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Natsios Young Architects

14 June 2002
Source of maps and photos:

Nellis Air Force Base:

From the report Taking Stock: Worldwide Nuclear Deployments 1998, by William M. Arkin, Robert S. Norris and Joshua Handler, published in March 1998 by the Natural Resources Defence Council.

Rank: No. 4
Nuclear Warheads: 1350


NEVADA ranks 4th in number of nuclear warheads deployed, a significant rise from 14th in 1992 and 17th in 1985. Nellis AFB, north of Las Vegas, serves as one of two main Air Force nuclear weapons general depots in the United States (the other is at Kirtland AFB in New Mexico). Nuclear weapons are stored at the Nellis Area 2 (formerly Lake Mead Base) at a remote section of the Nellis complex. They are overseen by the 896th Munitions Squadron (formerly the 3096th Aviation Depot Squadron), a unit of the Air Force Materiel Command, though the nuclear facility is operated jointly for the AFMC and the Air Combat Command. It is estimated that 775 gravity bombs are in storage at Nellis, including 175 B61-7 and 600 B61-3/4/10 types. Most of these bombs have been withdrawn from retired B-52 bomber bases or from Europe. In addition, a portion of the surplus air-launched cruise missile warhead stock is estimated to be stationed at Nellis, made up of 575 W80 ALCMs.

The nuclear weapons storage area (WSA) at Nellis was initially constructed by the AEC between 1953 and 1955 as one of 13 original facilities built for storage, maintenance, and operational readiness of the nuclear stockpile. This storage area was originally separate from Nellis AFB and known as Lake Mead Base. Jointly operated by the AEC, the Armed Forces Special Weapons Project, and the U.S. Navy, the first weapons arrived at Lake Mead in 1955. The original complex included up to 10 storage buildings with vaults (“A” structures), a maintenance building (“C” structure), two other assembly/maintenance buildings, storage igloos, and a dry low-level radioactive waste disposal area. An emergency holding tank was connected the “C” structure. Area 2 became part of the main base in September 1969. Today, the 896th operates the largest U.S. above-ground munitions storage facility in the world.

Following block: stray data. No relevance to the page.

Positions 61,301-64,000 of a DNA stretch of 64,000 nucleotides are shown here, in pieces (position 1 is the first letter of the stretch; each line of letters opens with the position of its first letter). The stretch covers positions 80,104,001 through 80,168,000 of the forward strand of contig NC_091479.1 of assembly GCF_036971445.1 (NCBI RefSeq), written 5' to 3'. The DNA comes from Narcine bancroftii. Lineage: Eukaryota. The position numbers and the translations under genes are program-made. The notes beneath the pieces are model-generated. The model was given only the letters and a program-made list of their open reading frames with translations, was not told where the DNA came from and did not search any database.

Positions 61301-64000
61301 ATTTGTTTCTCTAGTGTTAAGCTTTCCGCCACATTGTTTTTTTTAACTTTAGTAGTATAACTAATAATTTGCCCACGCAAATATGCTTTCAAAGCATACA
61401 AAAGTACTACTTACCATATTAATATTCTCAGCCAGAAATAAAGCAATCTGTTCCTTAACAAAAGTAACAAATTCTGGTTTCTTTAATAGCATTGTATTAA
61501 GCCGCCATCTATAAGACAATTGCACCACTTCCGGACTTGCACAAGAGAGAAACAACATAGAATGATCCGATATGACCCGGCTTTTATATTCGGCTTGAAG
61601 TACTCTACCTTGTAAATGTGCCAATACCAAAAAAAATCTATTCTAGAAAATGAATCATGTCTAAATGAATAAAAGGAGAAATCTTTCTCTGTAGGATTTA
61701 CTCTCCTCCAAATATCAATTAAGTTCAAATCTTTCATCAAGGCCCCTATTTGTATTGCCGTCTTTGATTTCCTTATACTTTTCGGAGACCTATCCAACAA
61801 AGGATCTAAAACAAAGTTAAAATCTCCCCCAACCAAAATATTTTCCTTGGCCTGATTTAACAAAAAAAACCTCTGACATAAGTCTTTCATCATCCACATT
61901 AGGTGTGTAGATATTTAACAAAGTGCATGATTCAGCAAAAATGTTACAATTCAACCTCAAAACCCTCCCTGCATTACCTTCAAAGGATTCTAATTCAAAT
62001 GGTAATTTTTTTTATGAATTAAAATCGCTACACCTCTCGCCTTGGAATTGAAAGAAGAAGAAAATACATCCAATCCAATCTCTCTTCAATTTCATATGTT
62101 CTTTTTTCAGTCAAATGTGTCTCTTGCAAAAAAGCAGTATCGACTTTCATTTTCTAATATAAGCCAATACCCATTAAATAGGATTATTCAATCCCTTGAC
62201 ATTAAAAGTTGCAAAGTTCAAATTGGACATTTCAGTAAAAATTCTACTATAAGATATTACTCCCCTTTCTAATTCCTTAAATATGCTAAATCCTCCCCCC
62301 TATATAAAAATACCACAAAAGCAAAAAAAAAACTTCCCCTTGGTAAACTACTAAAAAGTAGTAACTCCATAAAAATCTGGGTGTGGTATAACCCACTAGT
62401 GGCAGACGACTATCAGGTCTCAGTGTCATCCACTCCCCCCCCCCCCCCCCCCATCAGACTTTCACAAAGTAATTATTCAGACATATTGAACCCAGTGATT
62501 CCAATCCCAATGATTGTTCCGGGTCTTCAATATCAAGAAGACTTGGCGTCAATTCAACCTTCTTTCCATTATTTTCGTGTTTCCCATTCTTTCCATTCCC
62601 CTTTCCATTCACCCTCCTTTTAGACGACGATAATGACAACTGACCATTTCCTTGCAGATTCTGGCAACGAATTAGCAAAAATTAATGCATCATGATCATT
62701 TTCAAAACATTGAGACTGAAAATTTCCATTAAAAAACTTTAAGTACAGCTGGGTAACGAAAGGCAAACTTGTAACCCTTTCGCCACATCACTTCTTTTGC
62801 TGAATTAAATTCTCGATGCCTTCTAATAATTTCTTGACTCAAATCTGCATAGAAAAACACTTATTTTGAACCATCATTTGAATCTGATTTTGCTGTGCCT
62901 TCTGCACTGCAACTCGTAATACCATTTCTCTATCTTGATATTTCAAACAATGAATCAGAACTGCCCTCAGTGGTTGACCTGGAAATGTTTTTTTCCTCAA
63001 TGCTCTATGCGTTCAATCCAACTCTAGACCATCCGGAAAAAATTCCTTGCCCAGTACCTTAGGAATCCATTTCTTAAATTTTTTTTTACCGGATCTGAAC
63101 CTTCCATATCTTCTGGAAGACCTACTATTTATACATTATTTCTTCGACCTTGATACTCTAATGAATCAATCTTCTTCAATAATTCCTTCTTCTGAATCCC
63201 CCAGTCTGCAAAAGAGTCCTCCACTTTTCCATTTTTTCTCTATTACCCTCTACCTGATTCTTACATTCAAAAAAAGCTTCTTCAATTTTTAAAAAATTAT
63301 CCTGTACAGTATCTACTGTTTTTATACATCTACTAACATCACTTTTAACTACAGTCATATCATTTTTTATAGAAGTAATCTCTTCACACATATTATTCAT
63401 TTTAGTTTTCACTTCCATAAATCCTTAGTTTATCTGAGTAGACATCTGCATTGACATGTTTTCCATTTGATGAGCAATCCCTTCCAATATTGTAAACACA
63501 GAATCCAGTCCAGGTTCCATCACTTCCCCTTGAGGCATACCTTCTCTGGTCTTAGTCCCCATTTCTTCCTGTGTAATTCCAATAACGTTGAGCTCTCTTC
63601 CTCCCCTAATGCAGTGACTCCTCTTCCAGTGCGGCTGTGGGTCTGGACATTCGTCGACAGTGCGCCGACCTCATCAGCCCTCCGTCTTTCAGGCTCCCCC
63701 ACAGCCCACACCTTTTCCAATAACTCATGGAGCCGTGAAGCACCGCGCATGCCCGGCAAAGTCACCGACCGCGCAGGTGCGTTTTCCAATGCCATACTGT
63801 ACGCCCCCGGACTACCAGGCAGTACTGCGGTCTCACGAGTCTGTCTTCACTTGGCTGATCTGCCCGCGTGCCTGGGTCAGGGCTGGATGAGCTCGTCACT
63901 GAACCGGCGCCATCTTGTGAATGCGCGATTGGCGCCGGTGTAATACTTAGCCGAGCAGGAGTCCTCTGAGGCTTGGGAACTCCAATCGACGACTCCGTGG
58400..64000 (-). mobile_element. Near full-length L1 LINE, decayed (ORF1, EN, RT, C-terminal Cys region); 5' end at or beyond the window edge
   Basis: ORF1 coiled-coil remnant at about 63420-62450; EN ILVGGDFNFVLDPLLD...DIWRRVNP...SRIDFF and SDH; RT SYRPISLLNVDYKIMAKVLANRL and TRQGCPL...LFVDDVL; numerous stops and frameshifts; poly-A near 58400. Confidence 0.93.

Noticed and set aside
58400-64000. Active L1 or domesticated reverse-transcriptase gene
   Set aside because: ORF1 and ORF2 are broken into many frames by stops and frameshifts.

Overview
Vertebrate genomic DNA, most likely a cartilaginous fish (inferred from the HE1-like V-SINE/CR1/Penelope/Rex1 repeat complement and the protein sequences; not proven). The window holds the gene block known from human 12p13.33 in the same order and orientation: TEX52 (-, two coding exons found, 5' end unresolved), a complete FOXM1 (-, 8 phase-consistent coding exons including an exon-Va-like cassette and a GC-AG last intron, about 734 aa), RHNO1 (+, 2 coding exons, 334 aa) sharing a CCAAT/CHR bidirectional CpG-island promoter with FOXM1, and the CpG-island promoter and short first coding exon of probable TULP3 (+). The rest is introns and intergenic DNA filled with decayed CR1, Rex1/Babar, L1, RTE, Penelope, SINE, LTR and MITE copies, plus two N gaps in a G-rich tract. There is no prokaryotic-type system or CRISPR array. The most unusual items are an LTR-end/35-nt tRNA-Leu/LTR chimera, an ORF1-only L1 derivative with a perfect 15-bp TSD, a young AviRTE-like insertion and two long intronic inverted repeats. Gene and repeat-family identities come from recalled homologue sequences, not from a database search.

The 896th Squadron received the USAF Nuclear Surety Plaque for 1993 for “distinguished performance.” The Squadron and the sister 554th Security Police Squadron again received Nuclear Surety Plaques in 1995 for “outstanding achievements” and “contributions” to nuclear weapons safety.

They had an NSI from February 9-22, 1997. The 896th is scheduled to receive its next NSI on July 27, 1998. Air Combat Command conducted Nuclear Staff Assistance Visits (NSAVs) at Nellis in May 1994, March 1995, and June 1996, focusing on nuclear bomb delivery training at the Air Warfare Center and certification of the 57th Wing’s F-15 and F-16 aircraft.


Facility at upper center is an auto raceway.

Nellis WSA Coordinates:

36N 15' 06", 114W 57' 24"

4,013,800.0, 683,600.0

Most of this facility is enclosed with the double-fenced security system seen at other
nuclear weapons storage facilties; the rest has a single fence system. It is possible the
single fence system is later and has more advanced features than the double fence.A feature of
both systems is that the fence segments are straight lines, perhaps indicating the fencing is in
tension as a vibration sensor of tampering. The straight runs may also indicate presence of laser
or other direct beam sensors. Visual or other biometric surveillance may be eased by the straight
runs as well. Other sensors are likely placed below and on the surface of the cleared fence land.